Our Recovering Florida Black Bear Population

Our Recovering Florida Black Bear Population

Florida Black Bear visiting an easy food source.

Florida Black Bear visiting an easy food source. Photo by Jennifer Bearden

Florida Black Bear are the largest land mammals in the state of Florida. At birth they are smaller than a soda can but they quickly grow up to 250-400 pounds for males and 125-250 pounds for females. Even though black bears are large animals, they are not fierce killers nor are they cute and cuddly. Bears are like most other wildlife; if you don’t bother them, they won’t bother you.

In 1974, bear population numbers were extremely low and the Florida Black Bear was listed as a state threatened species. Today, we have increased bear population numbers 10 fold to about 3,000 statewide.

bear ranges

Graphics courtesy of Florida Fish and Wildlife Conservation Commission

As urban areas have expanded into bear habitat, the number of bear/human interactions has increased. Bears are omnivorous with 80% of their diet coming from plants. Bears are fairly intelligent creatures that forage for easy food sources. Urban areas tend to attract nearby bears with food sources such as garbage containers, pet food dishes, and bird feeders. Bears become accustom to food sources near humans and lose some fear of humans and may even bluff charge humans to defend their food source. The best way to prevent this is to remove food sources.


  • Clean BBQ grills and store them in a secure building when not in use.
  • Take garbage to the curb the morning of pickup instead of the night before.
  • Store garbage cans in a sturdy building or other secure area.
  • Feed pets inside and store pet food securely.
  • Protect gardens and trees with electric fencing.
  • Hang wildlife feeders out of reach of bears and take them down if bears are in the area.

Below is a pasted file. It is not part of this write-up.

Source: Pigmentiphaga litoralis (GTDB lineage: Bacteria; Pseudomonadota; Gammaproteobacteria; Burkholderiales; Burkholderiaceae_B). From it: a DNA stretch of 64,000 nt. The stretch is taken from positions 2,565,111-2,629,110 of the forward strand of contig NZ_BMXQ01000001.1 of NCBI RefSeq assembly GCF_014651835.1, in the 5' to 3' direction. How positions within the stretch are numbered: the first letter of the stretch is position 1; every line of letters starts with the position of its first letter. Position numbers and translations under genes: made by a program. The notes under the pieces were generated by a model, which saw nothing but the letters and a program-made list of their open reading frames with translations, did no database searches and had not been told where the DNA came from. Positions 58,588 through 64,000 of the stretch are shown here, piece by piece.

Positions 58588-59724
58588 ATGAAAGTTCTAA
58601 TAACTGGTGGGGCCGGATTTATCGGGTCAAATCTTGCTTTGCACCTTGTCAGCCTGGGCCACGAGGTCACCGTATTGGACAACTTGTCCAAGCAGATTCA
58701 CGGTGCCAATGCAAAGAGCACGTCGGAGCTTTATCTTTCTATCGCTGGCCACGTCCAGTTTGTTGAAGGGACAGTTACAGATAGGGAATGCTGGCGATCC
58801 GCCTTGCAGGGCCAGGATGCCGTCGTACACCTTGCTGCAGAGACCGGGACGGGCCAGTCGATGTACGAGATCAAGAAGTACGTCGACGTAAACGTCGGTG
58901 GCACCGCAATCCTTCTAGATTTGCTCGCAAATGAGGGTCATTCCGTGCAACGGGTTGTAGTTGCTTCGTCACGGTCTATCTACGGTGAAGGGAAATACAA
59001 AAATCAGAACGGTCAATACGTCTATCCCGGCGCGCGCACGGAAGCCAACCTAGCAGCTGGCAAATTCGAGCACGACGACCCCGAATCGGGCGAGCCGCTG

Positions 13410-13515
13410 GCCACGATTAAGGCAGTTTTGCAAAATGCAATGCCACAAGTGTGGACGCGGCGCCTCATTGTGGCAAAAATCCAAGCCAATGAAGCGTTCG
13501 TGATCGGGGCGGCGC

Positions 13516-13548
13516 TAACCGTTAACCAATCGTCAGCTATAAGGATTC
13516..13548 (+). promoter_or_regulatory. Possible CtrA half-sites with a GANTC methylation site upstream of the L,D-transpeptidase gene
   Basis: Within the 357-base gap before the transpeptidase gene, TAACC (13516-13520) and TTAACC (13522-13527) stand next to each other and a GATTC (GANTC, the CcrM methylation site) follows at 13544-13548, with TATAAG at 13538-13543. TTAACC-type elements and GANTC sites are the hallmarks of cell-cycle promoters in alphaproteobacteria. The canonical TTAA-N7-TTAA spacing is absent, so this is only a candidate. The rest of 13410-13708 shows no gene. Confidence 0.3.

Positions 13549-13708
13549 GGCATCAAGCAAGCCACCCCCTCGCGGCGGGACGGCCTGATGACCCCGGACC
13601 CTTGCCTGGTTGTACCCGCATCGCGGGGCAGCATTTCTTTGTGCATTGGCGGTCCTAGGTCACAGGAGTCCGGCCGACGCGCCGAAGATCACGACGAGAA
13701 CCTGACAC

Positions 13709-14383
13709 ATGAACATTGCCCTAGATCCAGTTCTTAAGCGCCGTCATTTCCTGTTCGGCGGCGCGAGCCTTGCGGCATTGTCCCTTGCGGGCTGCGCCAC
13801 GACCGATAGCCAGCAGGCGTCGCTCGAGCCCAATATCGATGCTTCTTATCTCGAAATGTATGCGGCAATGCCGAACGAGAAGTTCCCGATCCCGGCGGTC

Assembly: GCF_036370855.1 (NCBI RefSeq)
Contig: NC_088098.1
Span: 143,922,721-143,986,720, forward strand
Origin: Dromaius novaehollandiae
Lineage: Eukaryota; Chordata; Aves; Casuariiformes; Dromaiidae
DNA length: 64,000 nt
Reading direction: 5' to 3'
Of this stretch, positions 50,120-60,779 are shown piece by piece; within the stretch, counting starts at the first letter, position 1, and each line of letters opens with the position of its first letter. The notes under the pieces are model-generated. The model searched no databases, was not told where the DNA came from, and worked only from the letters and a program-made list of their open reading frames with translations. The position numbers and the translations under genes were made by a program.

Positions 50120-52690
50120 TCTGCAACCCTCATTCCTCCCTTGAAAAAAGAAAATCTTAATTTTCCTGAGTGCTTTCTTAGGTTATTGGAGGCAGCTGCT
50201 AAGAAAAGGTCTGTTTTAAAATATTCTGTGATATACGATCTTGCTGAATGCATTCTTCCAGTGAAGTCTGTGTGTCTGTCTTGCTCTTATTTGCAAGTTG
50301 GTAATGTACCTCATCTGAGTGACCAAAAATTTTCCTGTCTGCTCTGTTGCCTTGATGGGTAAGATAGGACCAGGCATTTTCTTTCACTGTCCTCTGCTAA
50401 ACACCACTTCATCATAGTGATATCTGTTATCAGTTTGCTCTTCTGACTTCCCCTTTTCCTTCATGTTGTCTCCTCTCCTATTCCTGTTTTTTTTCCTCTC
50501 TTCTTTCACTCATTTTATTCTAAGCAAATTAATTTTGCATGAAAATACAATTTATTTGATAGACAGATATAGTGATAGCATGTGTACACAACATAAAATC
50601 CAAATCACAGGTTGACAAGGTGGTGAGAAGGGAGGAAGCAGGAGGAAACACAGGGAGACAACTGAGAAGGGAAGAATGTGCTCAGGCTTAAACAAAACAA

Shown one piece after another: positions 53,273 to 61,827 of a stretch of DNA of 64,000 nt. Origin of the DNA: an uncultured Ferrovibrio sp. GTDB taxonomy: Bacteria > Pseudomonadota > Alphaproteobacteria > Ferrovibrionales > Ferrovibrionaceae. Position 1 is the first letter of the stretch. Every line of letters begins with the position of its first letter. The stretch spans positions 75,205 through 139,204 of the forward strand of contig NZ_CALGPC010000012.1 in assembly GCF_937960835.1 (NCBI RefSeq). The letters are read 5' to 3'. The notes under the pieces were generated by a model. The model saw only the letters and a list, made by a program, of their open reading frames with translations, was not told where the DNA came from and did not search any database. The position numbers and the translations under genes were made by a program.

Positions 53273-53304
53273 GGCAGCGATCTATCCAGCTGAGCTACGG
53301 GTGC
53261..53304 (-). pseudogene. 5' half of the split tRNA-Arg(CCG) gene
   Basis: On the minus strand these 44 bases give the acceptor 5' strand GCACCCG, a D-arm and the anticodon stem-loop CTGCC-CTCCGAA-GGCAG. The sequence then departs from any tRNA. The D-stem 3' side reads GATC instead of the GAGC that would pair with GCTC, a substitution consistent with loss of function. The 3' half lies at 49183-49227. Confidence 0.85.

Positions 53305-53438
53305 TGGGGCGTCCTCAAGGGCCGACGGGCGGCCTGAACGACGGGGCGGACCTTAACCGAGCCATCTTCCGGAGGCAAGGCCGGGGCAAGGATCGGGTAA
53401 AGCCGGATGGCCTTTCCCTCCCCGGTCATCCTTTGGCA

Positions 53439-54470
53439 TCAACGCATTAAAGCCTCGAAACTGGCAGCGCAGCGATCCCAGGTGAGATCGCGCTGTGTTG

It is illegal to feed bears in Florida (Florida Administrative Code 68A-4.001(3)). In addition to being illegal, it isn’t smart. Feeding bears intentionally or unintentionally increases the likelihood of human injury, property damage and bear injury or death.

So what do you do if you encounter a bear?

  • Remain calm and don’t run!
  • Don’t approach the bear, instead give it space to retreat.
  • Back away slowly without looking the bear in the eyes.
  • Speak to the bear in a calm voice.
  • Bring children and pets inside.
  • Find a safe place then make a lot of noise to let the bear know it isn’t welcome – yell, bang pots and pans, raise your hands high and stand tall to scare the bear away.

Report Bear sightings to Florida Fish and Wildlife Conservation Commission at https://public.myfwc.com/fwri/blackbear/getlatlong.aspx

For more information on Florida Black Bears, you can visit MyFWC at http://myfwc.com/wildlifehabitats/managed/bear


Author: Jennifer Bearden – bearden@ufl.edu

Agriculture Agent
Okaloosa County

Panhandle Outdoors


Posted: April 25, 2014

Category: Conservation, Natural Resources, Wildlife
Tags: Bear, Black, Florida, Panhandle Outdoors, Population, Recovering

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